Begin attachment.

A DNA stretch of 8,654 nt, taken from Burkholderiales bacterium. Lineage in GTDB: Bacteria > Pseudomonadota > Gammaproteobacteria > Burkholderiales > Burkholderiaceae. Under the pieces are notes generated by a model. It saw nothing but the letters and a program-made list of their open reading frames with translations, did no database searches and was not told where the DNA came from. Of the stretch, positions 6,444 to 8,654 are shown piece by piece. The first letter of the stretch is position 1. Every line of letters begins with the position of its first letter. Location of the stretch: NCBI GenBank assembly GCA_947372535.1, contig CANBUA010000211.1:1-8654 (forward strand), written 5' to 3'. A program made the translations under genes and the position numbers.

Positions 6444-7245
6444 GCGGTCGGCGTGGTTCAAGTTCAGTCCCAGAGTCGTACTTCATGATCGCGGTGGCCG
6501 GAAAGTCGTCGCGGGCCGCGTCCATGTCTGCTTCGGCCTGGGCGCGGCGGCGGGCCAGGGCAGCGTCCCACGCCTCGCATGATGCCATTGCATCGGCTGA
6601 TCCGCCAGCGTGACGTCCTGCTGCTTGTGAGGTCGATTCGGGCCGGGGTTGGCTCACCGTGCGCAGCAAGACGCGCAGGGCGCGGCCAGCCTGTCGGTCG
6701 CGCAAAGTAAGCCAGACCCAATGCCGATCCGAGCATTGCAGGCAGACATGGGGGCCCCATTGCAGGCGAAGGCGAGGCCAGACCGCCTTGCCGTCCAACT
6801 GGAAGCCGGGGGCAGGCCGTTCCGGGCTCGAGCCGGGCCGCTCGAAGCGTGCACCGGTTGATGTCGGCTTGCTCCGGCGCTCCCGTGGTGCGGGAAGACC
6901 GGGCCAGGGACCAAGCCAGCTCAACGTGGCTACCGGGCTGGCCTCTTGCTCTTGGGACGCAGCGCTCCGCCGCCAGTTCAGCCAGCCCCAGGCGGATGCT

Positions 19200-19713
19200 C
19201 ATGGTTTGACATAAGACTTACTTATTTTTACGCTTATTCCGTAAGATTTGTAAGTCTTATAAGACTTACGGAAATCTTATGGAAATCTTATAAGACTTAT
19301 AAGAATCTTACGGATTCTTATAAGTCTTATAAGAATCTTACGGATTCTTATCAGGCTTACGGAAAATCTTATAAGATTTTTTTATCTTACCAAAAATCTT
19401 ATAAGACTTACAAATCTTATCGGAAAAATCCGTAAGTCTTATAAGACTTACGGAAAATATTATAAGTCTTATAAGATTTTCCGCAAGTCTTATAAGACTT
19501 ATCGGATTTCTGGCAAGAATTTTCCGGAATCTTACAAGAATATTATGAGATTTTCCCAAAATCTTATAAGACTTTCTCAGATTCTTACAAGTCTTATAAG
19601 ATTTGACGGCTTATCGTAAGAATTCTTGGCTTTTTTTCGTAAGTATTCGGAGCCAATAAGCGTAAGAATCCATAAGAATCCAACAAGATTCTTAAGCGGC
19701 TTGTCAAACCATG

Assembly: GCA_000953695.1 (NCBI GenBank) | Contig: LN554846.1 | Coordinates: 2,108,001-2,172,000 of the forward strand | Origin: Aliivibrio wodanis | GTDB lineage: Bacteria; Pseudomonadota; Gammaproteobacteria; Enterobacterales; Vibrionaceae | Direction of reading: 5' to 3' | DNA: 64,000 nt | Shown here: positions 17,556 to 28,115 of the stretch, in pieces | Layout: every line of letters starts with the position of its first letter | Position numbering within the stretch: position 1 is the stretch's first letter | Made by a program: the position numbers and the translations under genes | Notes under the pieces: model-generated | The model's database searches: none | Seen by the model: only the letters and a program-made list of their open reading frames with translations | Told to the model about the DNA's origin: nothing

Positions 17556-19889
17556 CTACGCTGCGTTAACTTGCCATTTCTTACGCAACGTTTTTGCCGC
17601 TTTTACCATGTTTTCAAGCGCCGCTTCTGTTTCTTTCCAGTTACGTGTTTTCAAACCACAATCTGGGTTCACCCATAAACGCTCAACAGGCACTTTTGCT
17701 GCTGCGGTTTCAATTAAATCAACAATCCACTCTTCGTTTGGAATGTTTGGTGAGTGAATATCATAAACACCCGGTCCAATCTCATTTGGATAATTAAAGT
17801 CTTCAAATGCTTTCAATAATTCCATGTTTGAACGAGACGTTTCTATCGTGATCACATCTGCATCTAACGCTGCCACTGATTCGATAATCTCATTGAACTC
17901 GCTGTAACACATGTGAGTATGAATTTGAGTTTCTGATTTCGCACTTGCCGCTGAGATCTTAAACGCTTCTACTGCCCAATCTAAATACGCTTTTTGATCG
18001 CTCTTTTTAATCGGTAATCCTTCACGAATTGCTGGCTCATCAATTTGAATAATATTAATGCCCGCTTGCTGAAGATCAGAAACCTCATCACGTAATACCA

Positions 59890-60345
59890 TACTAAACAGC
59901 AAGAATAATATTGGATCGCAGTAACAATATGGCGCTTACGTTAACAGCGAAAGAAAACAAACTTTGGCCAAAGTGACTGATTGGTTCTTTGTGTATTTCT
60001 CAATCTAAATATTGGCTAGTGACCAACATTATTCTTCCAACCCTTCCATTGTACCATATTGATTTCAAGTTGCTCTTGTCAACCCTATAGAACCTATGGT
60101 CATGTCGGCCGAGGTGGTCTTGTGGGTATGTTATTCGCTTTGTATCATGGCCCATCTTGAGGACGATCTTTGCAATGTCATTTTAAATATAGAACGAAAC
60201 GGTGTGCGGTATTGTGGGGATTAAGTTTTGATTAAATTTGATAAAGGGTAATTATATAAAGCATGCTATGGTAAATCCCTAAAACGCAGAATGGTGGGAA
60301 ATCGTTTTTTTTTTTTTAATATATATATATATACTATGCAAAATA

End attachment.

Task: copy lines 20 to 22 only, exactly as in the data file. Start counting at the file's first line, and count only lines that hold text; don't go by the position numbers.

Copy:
17601 TTTTACCATGTTTTCAAGCGCCGCTTCTGTTTCTTTCCAGTTACGTGTTTTCAAACCACAATCTGGGTTCACCCATAAACGCTCAACAGGCACTTTTGCT
17701 GCTGCGGTTTCAATTAAATCAACAATCCACTCTTCGTTTGGAATGTTTGGTGAGTGAATATCATAAACACCCGGTCCAATCTCATTTGGATAATTAAAGT
17801 CTTCAAATGCTTTCAATAATTCCATGTTTGAACGAGACGTTTCTATCGTGATCACATCTGCATCTAACGCTGCCACTGATTCGATAATCTCATTGAACTC